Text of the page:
Digital Publishing at Columbia
Columbia University Libraries support the creation, discovery, and dissemination of quality, open-access research in the form of journals and dynamic digital scholarship projects.
We seek collaborations with Columbia-affiliated faculty and students who want to ask new questions of their communities, play at the borders of currently canonized fields, open new pathways of inquiry, explore innovative methods, and include new and traditionally underrpresented voices in the scholarly conversation.
Unsure which journal or press would be best for your work? Colleagues in your field (and the publishers who publish the work you most often read) are probably your best resources, but there are also a few tools that can help you narrow down your choice: JANE (Journal/Article Name Estimator) and SJ Finder will make suggestions based on a title and abstract you provide. They use data from PubMed and MedLine, and are best suited for researchers in scientific fields.
Since most publishers don't accept simultaneous submissions, here are some questions you can ask yourself to help you make a decision about where to send it first. A journal's website is usually the best place to find the answers to these questions.
- Where is it indexed (where will people find your work)? Ulrich's Global Serials Directory can help you find this information.
- What it its scope?
- What rights will you retain (if any) if this journal publishes your work?
- Is the journal open access, or will its policies allow you to make a version of your work available in a disciplinary or institutional repository? Check Sherpa/Romeo for this information.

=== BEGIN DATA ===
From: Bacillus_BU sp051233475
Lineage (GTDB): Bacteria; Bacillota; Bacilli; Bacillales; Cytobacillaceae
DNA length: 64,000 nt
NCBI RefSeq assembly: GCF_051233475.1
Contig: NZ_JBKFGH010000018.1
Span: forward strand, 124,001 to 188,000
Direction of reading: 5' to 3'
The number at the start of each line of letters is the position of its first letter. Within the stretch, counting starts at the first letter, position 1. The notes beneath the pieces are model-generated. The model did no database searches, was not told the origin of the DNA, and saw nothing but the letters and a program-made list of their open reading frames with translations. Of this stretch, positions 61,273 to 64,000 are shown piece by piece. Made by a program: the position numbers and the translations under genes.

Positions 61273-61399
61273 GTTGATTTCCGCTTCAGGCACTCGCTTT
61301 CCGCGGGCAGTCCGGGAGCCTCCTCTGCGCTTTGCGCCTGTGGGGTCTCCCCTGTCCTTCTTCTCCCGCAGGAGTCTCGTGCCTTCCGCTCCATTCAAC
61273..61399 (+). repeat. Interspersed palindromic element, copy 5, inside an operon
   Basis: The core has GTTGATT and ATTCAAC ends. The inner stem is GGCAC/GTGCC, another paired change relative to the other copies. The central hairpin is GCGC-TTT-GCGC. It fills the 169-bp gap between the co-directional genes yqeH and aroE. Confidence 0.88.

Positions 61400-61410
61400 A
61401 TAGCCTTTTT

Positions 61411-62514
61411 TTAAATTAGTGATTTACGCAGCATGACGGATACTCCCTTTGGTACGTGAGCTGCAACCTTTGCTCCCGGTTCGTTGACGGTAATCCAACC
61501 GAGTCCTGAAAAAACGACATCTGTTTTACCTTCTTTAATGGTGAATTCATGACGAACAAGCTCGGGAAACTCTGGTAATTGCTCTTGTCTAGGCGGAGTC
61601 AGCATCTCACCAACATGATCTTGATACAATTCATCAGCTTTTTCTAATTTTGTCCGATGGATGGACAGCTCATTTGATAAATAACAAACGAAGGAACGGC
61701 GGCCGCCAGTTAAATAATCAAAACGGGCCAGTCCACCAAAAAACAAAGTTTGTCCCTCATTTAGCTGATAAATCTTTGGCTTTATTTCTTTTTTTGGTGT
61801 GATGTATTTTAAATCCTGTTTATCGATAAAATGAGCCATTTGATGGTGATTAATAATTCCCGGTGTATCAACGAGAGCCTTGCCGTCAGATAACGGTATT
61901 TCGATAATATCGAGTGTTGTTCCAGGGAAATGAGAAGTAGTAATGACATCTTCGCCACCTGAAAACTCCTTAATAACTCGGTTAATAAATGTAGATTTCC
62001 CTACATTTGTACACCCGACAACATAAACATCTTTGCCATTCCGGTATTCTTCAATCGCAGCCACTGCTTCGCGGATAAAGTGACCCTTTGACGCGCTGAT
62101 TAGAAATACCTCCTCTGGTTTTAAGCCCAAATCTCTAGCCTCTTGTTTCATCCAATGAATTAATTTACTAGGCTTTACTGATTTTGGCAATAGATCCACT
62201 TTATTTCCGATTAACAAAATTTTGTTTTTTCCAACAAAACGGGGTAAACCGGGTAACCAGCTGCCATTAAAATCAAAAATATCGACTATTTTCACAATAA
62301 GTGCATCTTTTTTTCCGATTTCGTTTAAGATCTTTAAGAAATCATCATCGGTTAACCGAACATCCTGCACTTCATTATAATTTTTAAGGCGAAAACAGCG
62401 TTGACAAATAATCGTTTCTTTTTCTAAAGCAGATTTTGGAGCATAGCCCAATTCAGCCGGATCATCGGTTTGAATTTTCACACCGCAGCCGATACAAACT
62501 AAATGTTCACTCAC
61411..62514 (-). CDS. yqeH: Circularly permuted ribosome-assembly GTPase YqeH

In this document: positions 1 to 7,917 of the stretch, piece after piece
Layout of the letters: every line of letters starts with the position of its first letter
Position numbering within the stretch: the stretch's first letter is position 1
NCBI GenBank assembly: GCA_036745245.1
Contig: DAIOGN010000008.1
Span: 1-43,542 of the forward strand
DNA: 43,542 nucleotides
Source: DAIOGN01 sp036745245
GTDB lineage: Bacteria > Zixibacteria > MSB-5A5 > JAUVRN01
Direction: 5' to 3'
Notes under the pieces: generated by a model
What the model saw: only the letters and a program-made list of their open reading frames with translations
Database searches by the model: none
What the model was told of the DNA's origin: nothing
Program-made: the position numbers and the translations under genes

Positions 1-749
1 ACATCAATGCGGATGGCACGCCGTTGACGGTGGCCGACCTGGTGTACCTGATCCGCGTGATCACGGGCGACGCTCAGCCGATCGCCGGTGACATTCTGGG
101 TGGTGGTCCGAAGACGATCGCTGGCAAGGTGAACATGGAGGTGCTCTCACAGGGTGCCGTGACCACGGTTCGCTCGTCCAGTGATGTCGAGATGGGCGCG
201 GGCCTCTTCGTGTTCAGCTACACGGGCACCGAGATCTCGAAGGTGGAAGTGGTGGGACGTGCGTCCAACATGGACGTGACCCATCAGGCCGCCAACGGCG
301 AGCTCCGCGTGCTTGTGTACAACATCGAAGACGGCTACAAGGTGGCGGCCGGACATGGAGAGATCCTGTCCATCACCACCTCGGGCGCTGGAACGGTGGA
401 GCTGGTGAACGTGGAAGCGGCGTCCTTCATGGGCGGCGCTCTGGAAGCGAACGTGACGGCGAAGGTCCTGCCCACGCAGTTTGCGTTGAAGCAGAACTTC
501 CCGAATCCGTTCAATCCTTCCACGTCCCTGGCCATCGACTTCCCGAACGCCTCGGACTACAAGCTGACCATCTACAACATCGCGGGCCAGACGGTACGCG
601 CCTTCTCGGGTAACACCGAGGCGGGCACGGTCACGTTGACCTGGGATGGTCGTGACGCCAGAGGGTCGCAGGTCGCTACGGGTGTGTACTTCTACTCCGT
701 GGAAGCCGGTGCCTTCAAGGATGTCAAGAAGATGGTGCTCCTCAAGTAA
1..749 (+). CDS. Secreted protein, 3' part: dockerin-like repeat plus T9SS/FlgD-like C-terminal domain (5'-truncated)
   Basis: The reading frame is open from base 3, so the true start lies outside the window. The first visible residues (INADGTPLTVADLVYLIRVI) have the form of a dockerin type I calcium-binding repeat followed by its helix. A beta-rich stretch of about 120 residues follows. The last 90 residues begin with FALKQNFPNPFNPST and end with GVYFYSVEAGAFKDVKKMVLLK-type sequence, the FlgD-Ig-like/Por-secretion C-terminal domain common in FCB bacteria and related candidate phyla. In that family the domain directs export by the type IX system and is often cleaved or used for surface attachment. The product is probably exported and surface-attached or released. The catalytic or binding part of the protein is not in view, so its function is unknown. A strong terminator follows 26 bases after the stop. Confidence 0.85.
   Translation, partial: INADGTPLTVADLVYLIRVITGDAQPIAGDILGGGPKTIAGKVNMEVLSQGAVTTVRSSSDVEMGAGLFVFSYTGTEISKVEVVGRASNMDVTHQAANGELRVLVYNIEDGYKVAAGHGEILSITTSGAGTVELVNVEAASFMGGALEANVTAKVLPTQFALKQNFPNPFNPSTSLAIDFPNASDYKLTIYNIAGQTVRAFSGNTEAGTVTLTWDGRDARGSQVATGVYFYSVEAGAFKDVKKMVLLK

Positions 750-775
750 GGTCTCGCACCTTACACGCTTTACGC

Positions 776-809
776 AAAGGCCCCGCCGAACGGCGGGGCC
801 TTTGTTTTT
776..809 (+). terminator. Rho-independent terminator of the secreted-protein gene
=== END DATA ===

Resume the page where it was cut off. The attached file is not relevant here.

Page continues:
The advent of digital publishing has led to a proliferation of online-only academic journals, many of similar or even superior quality to some print publications, but others of dubious reputation. If you've been invited to submit to a journal but are unsure about its legitimacy, ask yourself the following questions.
- If the journal is open access, is it registered with the Directory of Open Access Journals?
- Does the journal list the names of its editorial and advisory boards?
- Are the journal's peer review and editorial policies openly available?
- Do you recognize the names of current contributors as scholars in your field?
- Do you recognize the publisher of the journal? Is this information easy to find? Is that publisher a member of COPE (the Committee on Publication Ethics)?
If the answer to any of these questions is no, it's possible (but not guaranteed) that you're dealing with a predatory publisher. Feel free to contact us at firstname.lastname@example.org if you have questions.
If you have questions about author rights, copyright, fair use, or your right to reuse others' work or share your own, contact Copyright Advisory Services or attend their office hours on Tuesdays from 10am to noon.